Incredibly True Adventure of Two Girls in Love, The (1995)

Fine Line

Sundance Film Festival, Jan. 23, 1995– Maria Maggenti’s “The Incredible True Adventure of Two Girls in Love” is a charmingly naive, poignantly touching lesbian romantic fable that celebrates the sacredness of first love.

Scheduled for the summer, Fine Line release may have cross-over appeal and, given the universal appeal of its subject matter which goes beyond age and sexual orientation, may even serve as legit date movie for all youngsters.

The narrative surface of Incredible True Adventure is rather conventional, detailing the first love of two highschool seniors determined to stick together against all odds. But the overtly lesbian milieu is new, as is the protagonists’ young age, setting the film apart not only from traditional youth comedies but from twentysomething lesbian comedies like Go Fish as well.

Randy (Laurel Hollomon), a highschool senior, is a rebellious tomboy who lives with her lesbian aunt and her lover in a working- class neighborhood. Bored and unmotivated, she keeps a part-time job at her aunt’s gas station. One day, she spots Evie (Nicole Parker), a bright, rich, beautiful African-American classmate, who is one of the school’s most popular girls.

The two girls connect when Evie drives into the gas station to have her posh Ranger Rover checked. A few meaningful looks are exchanged–and Randy falls in love. Still involved with a man, Evie is certainly intrigued but also hesitant; the experience is totally foreign to her.

Unlike most Hollywood comedy-fables, in which the romance is glamorous, impossibly passionate, and abstract, the central liaison in Incredible True Adventure is simple, concrete–and always rings true. As it concerns teenagers exploring their sexuality, the language of romance has a different nuance here, one of tenderness and pain, qualities often lacking from American movie romances.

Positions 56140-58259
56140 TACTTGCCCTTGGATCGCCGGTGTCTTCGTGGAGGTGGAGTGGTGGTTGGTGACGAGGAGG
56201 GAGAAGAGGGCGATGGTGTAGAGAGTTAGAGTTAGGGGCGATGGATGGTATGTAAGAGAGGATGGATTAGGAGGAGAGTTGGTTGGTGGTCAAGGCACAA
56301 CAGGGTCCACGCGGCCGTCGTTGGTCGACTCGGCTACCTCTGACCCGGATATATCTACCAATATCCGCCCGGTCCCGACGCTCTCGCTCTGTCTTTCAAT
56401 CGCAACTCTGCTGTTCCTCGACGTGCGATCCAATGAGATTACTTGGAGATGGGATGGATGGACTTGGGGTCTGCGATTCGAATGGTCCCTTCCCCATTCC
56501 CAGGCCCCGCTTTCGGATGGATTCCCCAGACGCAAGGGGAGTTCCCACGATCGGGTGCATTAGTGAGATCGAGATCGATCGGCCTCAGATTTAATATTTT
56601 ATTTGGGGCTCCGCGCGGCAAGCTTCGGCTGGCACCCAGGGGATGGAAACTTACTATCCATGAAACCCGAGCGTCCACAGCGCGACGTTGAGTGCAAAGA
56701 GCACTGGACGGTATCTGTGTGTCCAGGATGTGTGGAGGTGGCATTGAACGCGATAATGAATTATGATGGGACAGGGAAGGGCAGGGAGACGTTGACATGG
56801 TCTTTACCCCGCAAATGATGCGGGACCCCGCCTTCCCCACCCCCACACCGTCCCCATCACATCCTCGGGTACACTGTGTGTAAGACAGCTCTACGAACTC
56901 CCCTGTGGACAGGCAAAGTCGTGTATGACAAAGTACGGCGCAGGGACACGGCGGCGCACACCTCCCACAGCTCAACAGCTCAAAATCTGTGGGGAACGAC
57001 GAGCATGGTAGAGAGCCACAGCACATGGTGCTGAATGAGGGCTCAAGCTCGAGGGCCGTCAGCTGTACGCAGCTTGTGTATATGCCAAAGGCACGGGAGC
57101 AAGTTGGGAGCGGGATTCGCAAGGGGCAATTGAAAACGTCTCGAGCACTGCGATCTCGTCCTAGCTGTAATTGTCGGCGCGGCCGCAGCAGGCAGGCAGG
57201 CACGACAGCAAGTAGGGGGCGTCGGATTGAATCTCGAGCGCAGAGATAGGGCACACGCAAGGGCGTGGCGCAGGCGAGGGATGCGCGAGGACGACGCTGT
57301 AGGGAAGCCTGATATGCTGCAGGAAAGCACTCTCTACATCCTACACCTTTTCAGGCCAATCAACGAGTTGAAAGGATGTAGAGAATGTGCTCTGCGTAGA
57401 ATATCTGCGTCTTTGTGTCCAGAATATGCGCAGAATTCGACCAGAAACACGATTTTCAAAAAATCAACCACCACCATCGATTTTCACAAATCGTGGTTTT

Most of the tale is devoted to Randy and Evie’s dates, recording in dead-on, serio-comic manner the embarrassing awkwardness and unbearable intensity of teenage love–holding hands, the first kiss, the first passionate intercourse, etc.

It may be an indication of our politically correct times, but not much is made of the interracial foundation of the bond–race is not an issue for the girls or for their friends. Prejudice against lesbians, however, is very much in evidence, as in a aching scene in a restaurant, where Evie’s friends leave her one by one.

Debutante scripter Maggenti has etched two beautifully-detailed portraits of women whose sexual identities are fluid enough to change. She also shows a dependable, sensitive ear for the kind of lingo spoken by teenagers when they’re in love.

Cluttering up the landscape, however, are subsidiary characters that are narrowly, almost grotesquely conceived, particularly Evie’s stuffy mother (Stephanie Berry), a severe career woman, and the voluptuous, Anita Ekberg-like, Vicky (Sabrina Artel), who punctuates the fable with outrageous costumes for comic relief.

Neophyte helmer still needs to acquire technical skills of camera placement, pacing, and framing. Tone of last sequence, set in a motel, with the girls locked inside and everybody else frantically waiting outside, is too farcical and schematic, without being funny. Nonetheless, Maggenti’s generous heart is always in the right place, which is what really matters.

Laurel Holloman and Nicole Parker, who are well-cast as the tomboy and beautiful girl respectively, give natural performances that are engaging without being truly compelling. Tech credits, by an all-female crew, are no more than adequate on what appears to be an extremely low-budgeted effort.

Dedicated to her first love, Incredible True Story is a personal film that will inevitably evoke nostalgic memories among viewers of all ages of their own pangs of the heart.

End Note

Made on a small budget of $100,000, the movie was commercially successful, grossing $2 million at the domestic box-office.